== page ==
The amount of immigrants being deported from the United States is currently at a 40-year low, according to officials. The U.S. Bureau of Justice Statistics released a report regarding the number of immigration-related apprehensions on July 18. The report states that the number of apprehensions made for people without U.S. citizenship has dropped to 516,992, which is the lowest it has been since 1972.
Some experts are weighing in on their ideas as to why the number has dropped so significantly since 2000, which had 1.8 million cases that year. According to Fox News, the number of border patrol officers doubled from 20,819 in 2003 to 20,558 in 2010, which University of Texas sociology professor Nestor P. Rodríguez believes may partially be responsible for the number drop. However, Rodriguez argues that are a number of other circumstances factored into these low figures as well.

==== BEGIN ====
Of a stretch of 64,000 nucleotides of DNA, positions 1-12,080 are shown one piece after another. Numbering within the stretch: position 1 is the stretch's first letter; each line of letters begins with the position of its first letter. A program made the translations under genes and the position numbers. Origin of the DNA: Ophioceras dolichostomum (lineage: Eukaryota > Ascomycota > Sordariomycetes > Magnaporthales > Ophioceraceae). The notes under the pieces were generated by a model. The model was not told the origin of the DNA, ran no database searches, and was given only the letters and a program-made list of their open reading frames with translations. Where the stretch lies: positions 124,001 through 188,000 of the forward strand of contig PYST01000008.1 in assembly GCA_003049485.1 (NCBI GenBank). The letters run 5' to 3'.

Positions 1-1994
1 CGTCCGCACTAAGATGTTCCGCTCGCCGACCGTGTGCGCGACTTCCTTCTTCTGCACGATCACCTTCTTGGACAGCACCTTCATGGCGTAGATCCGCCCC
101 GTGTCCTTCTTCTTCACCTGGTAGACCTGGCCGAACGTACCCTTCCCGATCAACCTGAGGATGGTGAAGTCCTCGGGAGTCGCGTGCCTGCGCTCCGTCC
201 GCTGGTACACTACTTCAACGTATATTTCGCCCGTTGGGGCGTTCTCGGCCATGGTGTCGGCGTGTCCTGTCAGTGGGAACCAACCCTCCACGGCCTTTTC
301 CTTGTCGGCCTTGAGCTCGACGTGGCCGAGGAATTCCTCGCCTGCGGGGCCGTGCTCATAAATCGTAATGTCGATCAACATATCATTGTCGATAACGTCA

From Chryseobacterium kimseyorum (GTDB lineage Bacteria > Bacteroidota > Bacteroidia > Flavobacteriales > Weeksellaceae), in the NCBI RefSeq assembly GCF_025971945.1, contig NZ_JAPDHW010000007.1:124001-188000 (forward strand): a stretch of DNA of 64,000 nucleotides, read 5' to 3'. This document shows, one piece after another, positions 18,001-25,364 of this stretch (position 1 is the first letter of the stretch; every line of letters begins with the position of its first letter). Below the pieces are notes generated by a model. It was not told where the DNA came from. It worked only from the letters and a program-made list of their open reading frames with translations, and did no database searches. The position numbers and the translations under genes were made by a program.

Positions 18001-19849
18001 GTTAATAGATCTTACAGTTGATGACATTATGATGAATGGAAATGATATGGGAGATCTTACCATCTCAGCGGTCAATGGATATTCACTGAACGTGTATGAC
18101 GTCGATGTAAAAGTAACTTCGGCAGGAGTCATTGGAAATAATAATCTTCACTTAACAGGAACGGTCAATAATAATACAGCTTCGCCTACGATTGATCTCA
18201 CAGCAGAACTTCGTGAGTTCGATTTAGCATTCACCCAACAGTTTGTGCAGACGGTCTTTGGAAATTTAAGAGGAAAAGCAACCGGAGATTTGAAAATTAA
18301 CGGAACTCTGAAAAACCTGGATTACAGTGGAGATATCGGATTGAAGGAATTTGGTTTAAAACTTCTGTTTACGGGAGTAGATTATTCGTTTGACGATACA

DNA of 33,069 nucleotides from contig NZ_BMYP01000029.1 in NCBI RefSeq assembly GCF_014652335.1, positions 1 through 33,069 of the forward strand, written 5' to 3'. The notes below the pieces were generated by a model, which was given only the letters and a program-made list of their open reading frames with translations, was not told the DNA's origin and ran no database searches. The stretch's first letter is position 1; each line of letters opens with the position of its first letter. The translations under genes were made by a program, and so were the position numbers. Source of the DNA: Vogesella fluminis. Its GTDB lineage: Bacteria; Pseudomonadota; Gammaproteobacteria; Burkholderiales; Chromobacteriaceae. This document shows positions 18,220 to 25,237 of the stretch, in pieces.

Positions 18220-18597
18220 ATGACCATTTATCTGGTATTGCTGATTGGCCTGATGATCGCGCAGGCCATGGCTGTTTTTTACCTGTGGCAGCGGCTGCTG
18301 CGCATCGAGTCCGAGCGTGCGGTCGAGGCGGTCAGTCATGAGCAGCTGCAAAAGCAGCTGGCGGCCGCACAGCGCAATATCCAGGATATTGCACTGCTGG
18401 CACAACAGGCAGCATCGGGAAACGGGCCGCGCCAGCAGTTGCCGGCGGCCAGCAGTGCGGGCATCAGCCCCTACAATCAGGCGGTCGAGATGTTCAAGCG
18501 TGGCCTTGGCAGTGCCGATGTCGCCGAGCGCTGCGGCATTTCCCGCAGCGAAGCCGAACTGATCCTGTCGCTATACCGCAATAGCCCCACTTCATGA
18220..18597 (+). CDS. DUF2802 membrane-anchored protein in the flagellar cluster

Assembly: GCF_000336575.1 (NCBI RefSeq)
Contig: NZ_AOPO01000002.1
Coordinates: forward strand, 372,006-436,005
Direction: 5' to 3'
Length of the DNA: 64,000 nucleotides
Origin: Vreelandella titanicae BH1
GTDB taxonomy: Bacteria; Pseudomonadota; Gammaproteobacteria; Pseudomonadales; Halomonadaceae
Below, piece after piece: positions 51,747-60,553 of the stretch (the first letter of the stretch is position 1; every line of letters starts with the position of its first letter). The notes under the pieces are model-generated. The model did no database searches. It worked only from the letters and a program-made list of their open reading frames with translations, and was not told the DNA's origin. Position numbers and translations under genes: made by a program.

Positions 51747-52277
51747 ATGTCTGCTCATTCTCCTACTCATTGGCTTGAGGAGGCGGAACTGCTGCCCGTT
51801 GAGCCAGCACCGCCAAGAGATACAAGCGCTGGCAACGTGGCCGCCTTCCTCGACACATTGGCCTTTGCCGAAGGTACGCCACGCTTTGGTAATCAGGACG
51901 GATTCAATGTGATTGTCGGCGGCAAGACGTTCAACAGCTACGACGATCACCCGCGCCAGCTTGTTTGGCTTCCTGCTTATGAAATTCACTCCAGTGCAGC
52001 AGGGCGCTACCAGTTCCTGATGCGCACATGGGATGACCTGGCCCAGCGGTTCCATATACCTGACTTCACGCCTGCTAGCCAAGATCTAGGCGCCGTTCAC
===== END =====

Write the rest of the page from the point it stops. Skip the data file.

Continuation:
“The U.S. economic slump, more economic stability in some Mexican areas, increased U.S. enforcement on the border and in the interior plus the drop in the total fertility rate in Mexico are likely among the reasons for this drop,” Rodríguez told the source.
One of the tactics the United States government has used within recent years to apprehend border crossers is to send them back to places that are far from where they entered. By doing this, there is a lesser chance of them being able to get back in contact with their smugglers, according to the Pew Hispanic Center.
Nine out of 10 immigrants being held in federal prison were charged with crimes related to illegally entering the country or conviction of immigrant smuggling. According to The Associated Press, more than eight out of 10 deported immigrants were native to Mexico.